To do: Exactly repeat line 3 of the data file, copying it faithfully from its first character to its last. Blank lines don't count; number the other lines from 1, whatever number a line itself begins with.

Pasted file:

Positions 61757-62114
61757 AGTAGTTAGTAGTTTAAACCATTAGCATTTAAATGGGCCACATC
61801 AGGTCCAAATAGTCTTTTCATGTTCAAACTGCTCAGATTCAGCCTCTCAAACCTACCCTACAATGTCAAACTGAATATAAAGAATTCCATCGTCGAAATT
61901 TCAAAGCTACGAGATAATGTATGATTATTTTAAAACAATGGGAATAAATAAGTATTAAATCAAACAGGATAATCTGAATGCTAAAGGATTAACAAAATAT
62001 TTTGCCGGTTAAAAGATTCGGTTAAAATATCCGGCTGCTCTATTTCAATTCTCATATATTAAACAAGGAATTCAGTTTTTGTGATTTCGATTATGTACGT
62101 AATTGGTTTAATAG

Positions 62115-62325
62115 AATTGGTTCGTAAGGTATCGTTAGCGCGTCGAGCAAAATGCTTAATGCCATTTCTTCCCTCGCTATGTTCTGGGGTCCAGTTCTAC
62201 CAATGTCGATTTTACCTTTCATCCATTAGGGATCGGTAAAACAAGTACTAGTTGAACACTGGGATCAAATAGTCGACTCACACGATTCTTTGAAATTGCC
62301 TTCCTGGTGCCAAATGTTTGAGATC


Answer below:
61801 AGGTCCAAATAGTCTTTTCATGTTCAAACTGCTCAGATTCAGCCTCTCAAACCTACCCTACAATGTCAAACTGAATATAAAGAATTCCATCGTCGAAATT